“I'd been making a Raincoats documentary that I started filming over ten years ago,” says Birch, “and I'd been filming lots of women, because I didn't want it to be a sycophantic thing that was just about ourselves. I had this treasure chest of stories, and Helen and I were friends anyway, and she kept on getting approached to do a film based on her book, so we thought that, rather than get some old blokes taking it over that we'd rather do it ourselves and make it more grassroots.”
This is an attitude that Birch and the Raincoats picked up during punk's original flourish of energy.
“It was an incredibly special time for young women to find a gap to express themselves in the way that we did with the Raincoats and other women did,” she says. “It was actually quite bizarre, because it had never occurred that any of us could do it until one of us did it. It was like when a Blue Tit learnt how to peck into the silver milk bottle tops you used to get delivered on your doorstep. As soon as one learns how to do it, they all want to do it.”
Birch's epiphany came after she moved to London to study at Hornsey College of Art, and ended up living next door to the sister of Palmolive, original drummer with all girl band The Slits.
“Palmolive was round all the time, and she was the coolest,” says Birch. “I was going to all the gigs, and I went to the first Slits gig, which was crazy. It was like a punch to the gut. I couldn't believe my eyes and my ears, and I knew I wanted to do that so badly, but I didn't believe I could.”
A few weeks later, Birch had sloped off from an art and politics conference and went to the pub with some people. On a whim, and possibly emboldened by Dutch courage, she went to a nearby music shop and bought the cheapest bass they had. Having formed a loose alliance with da Silva, drummer Richard Dudanski, who would go on to play with Public Image Limited, got wind of it, and two weeks later the first incarnation of the Raincoats supported Dudanski's then band with Joe Strummer associate Tymon Dogg.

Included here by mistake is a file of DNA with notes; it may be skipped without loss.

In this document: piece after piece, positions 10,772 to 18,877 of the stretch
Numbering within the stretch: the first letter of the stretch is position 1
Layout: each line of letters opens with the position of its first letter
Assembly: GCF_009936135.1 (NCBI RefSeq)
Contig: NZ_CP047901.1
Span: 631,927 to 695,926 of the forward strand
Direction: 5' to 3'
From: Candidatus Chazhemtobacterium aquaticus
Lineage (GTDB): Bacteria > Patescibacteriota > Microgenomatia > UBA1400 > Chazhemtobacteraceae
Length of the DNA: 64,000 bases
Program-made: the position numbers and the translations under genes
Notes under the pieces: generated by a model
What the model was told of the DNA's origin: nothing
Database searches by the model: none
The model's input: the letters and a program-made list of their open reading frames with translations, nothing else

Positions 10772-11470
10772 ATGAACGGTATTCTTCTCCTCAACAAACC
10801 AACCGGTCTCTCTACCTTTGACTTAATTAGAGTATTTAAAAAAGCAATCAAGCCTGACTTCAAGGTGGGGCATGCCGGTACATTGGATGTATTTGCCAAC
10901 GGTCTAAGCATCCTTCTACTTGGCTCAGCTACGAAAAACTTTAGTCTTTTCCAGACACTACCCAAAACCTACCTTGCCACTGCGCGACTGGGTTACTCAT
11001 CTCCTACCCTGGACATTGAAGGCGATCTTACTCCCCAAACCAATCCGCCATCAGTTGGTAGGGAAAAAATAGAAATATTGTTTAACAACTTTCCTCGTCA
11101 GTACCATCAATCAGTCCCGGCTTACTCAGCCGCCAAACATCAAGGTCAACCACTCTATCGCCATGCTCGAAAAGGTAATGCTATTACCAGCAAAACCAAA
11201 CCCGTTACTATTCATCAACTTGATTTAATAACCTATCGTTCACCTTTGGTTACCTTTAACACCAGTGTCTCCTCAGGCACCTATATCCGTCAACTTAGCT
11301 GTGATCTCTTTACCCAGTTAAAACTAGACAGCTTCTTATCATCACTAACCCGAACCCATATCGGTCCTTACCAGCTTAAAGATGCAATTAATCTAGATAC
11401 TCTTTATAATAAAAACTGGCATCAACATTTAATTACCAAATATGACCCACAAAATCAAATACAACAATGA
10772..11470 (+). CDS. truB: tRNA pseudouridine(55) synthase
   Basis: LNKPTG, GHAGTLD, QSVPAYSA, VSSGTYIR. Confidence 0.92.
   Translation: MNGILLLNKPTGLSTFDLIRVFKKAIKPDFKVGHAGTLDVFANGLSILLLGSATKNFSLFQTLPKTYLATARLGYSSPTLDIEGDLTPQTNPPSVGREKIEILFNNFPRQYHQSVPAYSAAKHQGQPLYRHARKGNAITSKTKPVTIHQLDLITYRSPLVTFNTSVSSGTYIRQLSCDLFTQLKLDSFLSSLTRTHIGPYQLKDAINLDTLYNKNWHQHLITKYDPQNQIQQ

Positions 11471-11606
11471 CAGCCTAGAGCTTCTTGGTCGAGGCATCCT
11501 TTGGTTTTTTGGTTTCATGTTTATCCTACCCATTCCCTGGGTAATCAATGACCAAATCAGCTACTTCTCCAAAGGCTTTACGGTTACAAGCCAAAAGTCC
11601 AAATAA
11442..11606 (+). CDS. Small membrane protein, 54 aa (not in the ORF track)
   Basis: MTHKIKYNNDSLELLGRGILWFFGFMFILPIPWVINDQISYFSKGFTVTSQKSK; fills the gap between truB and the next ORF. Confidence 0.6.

The Rough Trade connection came through a friend of da Silva's, who had a market stall selling records, and struck up a friendship with Rough Trade founder Geoff Travis.
“Ana tells this story about how when Geoff opened Rough Trade he said to her that he really wanted her to work in the shop because he wanted boys to learn how to talk to girls about music. Geoff really wanted it to be a mixed gender thing in that way.”
As pop music was smoothed out in the 1980s, things turned out slightly different.
“In the eighties it felt like a candle had been snuffed out,” Birch says. “I love Boy George, but the music industry at that time seemed to prefer boys pretending to be girls rather than girls being girls. It felt like we'd been put back in the cupboard.”
It wasn't until the 1990s Riot Grrrl revolution that things became interesting again.
“They brought us back to life,” Birch says. “They resuscitated us. When Riot Grrrl came along it was a shot in the arm, and boy did we need it.”
Since then, the Raincoats influence on younger bands has grown to the extent that when they played the Stewart Lee curated All Tomorrow's Parties festival earlier this year, Birch could be spotted at the back of the hall on Saturday afternoon watching all female band, Shopping, with a palpably protective air about her.
“We are definitely becoming the grand-mothers,” says Birch, “and every grand-mother is fond of their grand-children and worries about them. They have other issues to us, but you want to see them flourish and to find their own voice. If we can be mentors or collaborators in some way, that's brilliant.
“I am amazed at what I suppose is our legacy, if you like. Ana and I, we play in our own shambling way, and we write in our own trying to ignore conventions kind of way, and I think we've found a way of doing things that seems to chime with people, because we do things in a different way. But I don't take it for granted. Part of me wonders why anyone would get excited about what we do in the Raincoats, but then another part of me thinks 'Yeah!'”
The Raincoats play with Sacred Paws, CCA, Glasgow, November 13th.www.cca-glasgow.com
The Herald, November 11th 2016